Government to take down 80 million kroner road signs to save 6.1 million kroner a year

Politician surprised by decision to cut electronic signage given their proven effectiveness

A politician is amazed that the government has decided to take down electronic road signs on motorways to save 6.1 million kroner a year, given that they cost 72 million kroner to buy them and erect them.

Kristian Pihl Lorentzen, the transport spokesperson for Venstre, was involved in the decision to introduce the signs in 2009 to decrease congestion and increase road safety, but this spring the Vejdirektoratet road directorate confirmed that the signs were being taken down as part of a budget cut of 30 million kroner.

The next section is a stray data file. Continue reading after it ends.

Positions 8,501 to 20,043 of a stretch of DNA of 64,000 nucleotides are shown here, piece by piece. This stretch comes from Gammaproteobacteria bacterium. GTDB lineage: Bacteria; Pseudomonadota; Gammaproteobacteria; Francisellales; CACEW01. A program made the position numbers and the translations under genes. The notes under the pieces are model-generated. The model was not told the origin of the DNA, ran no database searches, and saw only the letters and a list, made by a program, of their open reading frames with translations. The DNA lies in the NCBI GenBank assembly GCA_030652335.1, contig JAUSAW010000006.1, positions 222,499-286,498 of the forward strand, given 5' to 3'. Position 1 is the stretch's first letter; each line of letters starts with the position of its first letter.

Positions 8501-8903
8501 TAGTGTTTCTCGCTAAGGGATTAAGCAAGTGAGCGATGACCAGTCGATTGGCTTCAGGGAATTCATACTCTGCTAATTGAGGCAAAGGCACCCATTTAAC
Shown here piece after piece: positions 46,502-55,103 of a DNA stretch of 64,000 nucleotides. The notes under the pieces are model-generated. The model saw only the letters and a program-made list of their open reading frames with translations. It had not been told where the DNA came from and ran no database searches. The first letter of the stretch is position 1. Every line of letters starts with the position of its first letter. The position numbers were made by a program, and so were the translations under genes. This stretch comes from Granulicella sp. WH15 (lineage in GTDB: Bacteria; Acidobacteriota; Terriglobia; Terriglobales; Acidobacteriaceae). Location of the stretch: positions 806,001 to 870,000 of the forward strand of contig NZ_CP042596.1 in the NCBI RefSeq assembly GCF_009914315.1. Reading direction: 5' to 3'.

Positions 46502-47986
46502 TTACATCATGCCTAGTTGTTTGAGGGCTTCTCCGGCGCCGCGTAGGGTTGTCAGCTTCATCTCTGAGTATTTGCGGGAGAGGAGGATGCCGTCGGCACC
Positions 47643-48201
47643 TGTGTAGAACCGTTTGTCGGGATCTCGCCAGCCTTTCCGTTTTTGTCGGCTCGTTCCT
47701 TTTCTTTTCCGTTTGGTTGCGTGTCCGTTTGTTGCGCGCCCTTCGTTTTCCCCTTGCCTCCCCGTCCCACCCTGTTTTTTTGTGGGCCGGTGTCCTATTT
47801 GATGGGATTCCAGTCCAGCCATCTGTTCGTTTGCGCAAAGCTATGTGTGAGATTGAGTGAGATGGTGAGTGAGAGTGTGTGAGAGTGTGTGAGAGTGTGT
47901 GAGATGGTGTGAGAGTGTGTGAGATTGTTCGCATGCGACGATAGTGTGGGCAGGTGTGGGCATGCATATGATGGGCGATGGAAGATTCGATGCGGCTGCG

“The whole case is a textbook example of how we should not act. It is very unfortunate that we could not find the money to continue the traffic signs,’’ he told Ingeniøren.

Other savings
Many surveys suggest that society saves money by reducing the time commuters spend travelling.

A 2015 study confirmed that the signs were helping drivers to arrive between 0.5 and 1.5 minutes earlier along a 13 km stretch near Copenhagen, as they were decreasing queuing times and reducing the risk of accidents.

The removal of the signs will cost between 5 and 9 million kroner, taking the total costs of the experiment to around 77-81 million.